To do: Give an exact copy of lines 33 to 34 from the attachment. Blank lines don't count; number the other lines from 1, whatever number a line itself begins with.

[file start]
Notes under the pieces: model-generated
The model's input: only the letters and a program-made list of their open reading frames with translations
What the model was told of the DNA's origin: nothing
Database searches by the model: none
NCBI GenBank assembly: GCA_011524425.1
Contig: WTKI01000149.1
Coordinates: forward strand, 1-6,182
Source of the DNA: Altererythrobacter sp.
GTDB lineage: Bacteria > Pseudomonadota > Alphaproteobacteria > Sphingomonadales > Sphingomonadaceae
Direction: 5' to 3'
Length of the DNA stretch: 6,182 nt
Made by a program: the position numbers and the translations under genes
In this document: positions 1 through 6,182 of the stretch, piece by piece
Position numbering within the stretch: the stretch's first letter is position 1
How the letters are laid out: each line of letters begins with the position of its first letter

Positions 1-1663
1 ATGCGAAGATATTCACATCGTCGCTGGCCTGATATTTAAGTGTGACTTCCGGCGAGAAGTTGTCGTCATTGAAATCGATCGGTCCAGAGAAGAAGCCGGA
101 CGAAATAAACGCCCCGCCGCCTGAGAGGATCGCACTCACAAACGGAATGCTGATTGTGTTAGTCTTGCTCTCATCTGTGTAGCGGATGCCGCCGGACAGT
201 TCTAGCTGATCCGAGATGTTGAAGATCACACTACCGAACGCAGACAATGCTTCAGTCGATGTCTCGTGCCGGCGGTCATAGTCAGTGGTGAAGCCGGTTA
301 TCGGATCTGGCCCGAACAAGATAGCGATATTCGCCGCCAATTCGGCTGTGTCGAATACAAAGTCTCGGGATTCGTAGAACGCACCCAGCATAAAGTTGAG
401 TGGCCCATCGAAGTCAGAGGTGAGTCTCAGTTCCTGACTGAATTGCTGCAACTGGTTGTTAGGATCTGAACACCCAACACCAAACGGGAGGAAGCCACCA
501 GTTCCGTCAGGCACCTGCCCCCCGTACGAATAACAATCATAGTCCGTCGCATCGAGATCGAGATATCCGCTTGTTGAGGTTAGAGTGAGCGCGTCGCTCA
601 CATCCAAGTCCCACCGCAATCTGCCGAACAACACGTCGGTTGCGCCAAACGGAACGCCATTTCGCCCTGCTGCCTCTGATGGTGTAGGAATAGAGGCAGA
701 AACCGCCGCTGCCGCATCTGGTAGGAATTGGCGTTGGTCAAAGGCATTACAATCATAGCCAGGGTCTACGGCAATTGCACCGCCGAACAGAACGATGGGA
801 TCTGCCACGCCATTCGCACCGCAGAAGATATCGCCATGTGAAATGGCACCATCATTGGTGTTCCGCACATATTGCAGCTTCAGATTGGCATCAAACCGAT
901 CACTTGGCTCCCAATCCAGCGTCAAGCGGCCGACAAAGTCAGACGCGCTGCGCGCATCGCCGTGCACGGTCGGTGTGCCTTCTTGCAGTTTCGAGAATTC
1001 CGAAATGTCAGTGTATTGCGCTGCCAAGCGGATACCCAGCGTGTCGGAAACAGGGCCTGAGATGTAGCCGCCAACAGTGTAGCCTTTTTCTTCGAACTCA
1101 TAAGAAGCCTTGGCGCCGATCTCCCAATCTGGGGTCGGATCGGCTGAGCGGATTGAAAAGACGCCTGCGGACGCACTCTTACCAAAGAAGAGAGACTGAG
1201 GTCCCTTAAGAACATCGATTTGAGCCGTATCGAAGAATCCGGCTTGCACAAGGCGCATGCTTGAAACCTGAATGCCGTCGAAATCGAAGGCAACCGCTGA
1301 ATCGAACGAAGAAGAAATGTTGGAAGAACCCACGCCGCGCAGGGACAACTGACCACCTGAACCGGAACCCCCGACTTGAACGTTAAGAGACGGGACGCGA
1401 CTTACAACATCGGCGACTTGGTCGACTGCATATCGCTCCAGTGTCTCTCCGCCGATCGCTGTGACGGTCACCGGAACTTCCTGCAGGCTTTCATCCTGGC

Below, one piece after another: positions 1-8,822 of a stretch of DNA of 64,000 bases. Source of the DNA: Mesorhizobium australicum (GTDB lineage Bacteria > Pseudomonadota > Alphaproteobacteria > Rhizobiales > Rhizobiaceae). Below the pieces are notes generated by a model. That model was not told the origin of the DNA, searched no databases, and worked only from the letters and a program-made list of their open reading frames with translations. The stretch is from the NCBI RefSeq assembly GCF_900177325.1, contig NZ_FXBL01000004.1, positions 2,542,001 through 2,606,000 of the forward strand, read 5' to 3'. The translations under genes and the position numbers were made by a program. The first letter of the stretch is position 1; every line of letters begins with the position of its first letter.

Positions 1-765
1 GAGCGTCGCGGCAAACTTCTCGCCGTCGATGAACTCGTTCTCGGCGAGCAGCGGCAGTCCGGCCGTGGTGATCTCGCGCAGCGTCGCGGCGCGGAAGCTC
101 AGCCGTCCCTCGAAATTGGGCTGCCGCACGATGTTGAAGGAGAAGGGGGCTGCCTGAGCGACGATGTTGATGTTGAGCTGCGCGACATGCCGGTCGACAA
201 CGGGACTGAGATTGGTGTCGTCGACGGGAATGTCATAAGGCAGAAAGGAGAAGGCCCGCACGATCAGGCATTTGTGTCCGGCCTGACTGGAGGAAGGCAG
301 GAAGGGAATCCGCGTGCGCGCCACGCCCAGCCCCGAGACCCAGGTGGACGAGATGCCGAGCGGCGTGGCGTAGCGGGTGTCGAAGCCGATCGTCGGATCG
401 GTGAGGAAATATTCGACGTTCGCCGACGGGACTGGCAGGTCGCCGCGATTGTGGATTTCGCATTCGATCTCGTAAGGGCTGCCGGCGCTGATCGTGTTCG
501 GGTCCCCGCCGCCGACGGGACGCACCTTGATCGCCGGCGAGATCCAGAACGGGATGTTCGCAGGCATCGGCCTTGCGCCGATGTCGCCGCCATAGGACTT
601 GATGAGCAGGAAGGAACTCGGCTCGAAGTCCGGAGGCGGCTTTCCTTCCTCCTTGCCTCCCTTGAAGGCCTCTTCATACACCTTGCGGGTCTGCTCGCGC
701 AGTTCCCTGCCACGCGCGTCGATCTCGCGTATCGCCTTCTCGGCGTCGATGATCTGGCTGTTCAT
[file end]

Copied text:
Positions 1-765
1 GAGCGTCGCGGCAAACTTCTCGCCGTCGATGAACTCGTTCTCGGCGAGCAGCGGCAGTCCGGCCGTGGTGATCTCGCGCAGCGTCGCGGCGCGGAAGCTC